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James Joyce: Man and Writer

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by

Ann Tucker

on 2 December 2013

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Transcript of James Joyce: Man and Writer

James Joyce: The Man and The Writer
Early Life
Writing Style and Important Works
The Tortured Artist
Birth
Born February 2, 1882 as James Augustine Aloysius Joyce
He was the eldest of ten children, born to John Stanislaus Joyce and his wife Marry Murray Joyce
His father, while a talented singer, didn't provide a stable a household. He liked to drink and his lack of attention to the family finances meant the Joyces never had much money.
Father was physically abusive of his mother
The Young Scholar
From an early age, James Joyce showed a gift for writing and a passion for literature. He taught himself Norwegian so he could read Henrik Ibsen's plays in the language they'd been written, and spent his free time devouring Dante, Aristotle, and Thomas Aquinas.
Life outside of Ireland
Moved to Trieste, Italy with his lady love after the death of his mother (1904)
There, Joyce taught English and learned Italian, one of 17 languages he could speak, a list that included Arabic, Sanskrit, and Greek. Other moves followed, as the Joyce and Barnacle (the two weren't formally married until some three decades after they met) made their home in cities like Rome and Paris.
Writing Style
Even though he exiled himself from his native land, the majority of his works are about Ireland and depict the seedy underbelly of Dublin society.
Perfected a stream of consciousness writing style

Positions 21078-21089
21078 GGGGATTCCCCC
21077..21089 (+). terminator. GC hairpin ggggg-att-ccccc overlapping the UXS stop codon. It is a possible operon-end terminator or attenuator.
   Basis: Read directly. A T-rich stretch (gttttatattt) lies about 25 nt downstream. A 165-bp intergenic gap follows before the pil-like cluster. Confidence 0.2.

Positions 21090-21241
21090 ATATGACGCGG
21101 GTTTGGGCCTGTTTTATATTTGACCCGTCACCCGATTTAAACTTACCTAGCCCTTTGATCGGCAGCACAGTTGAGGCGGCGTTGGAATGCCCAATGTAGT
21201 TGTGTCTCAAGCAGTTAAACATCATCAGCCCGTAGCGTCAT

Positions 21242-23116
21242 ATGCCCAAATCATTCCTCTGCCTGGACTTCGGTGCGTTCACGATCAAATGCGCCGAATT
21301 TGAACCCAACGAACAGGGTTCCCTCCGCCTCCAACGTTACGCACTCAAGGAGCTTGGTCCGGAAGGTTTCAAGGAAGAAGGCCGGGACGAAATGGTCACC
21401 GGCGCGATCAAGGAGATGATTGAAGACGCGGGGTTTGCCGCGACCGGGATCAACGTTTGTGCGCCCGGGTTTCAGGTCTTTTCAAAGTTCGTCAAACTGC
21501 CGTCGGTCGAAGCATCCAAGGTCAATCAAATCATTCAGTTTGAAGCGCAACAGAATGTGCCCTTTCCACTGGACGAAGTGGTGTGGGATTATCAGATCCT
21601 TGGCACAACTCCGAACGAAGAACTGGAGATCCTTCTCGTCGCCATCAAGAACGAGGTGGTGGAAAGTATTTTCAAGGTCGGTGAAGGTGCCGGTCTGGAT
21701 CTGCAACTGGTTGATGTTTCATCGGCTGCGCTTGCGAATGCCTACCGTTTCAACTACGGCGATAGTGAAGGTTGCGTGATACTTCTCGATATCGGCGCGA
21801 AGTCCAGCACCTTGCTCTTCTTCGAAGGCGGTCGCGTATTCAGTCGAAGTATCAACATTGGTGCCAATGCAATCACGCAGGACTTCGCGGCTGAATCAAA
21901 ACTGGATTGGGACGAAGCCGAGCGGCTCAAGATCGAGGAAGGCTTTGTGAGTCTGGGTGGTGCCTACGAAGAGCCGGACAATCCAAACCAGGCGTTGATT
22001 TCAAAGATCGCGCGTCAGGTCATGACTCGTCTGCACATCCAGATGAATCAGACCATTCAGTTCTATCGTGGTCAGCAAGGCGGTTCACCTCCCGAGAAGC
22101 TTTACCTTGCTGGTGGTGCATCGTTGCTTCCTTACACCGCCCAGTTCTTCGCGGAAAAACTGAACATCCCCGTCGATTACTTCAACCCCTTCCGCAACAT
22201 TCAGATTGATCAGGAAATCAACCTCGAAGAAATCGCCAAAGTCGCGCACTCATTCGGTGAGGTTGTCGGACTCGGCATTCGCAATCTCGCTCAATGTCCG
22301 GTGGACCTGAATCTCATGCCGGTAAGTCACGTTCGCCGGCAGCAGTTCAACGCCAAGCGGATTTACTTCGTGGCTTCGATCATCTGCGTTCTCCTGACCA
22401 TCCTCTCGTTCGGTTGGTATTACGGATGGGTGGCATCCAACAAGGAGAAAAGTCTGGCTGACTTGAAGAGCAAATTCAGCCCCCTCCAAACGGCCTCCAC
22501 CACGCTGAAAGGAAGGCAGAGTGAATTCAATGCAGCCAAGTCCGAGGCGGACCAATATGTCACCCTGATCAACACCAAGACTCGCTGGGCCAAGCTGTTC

Writing considered too graphic by some and sometimes called pornographic by others.
Dubliners
1914 he published his first book, Dubliners, a collection of 15 short stories.
“Eveline” is one of the short stories from this collection. It is about a young woman, Eveline, who sits in her house and reviews her decision to elope with her lover, Frank, to Argentina, leaving Ireland behind forever. Eveline wonders if she has made the correct choice to leave her home and family.
Portrait of the Artist as a Young Man
A Portrait of the Artist as a Young Man
tells the story of Stephen Dedalus, a boy growing up in Ireland at the end of the nineteenth century, as he gradually decides to cast off all his social, familial, and religious constraints to live a life devoted to the art of writing. It is considered semi-autobiographical.
Ulysses

Ulysses
recounts a single day in Dublin. The date: June 16, 1904, the same day that Joyce and Barnacle met. On the surface, the novel follows the story three central characters, Stephen Dedalus, Leopold Bloom, a Jewish advertising canvasser, and his wife Molly Bloom, as well as the city life that unfolds around them. But Ulysses is also a modern retelling of Homer's Odyssey, with the three main characters serving as modern versions of Telemachus, Ulysses, and Penelope.


Education in Ireland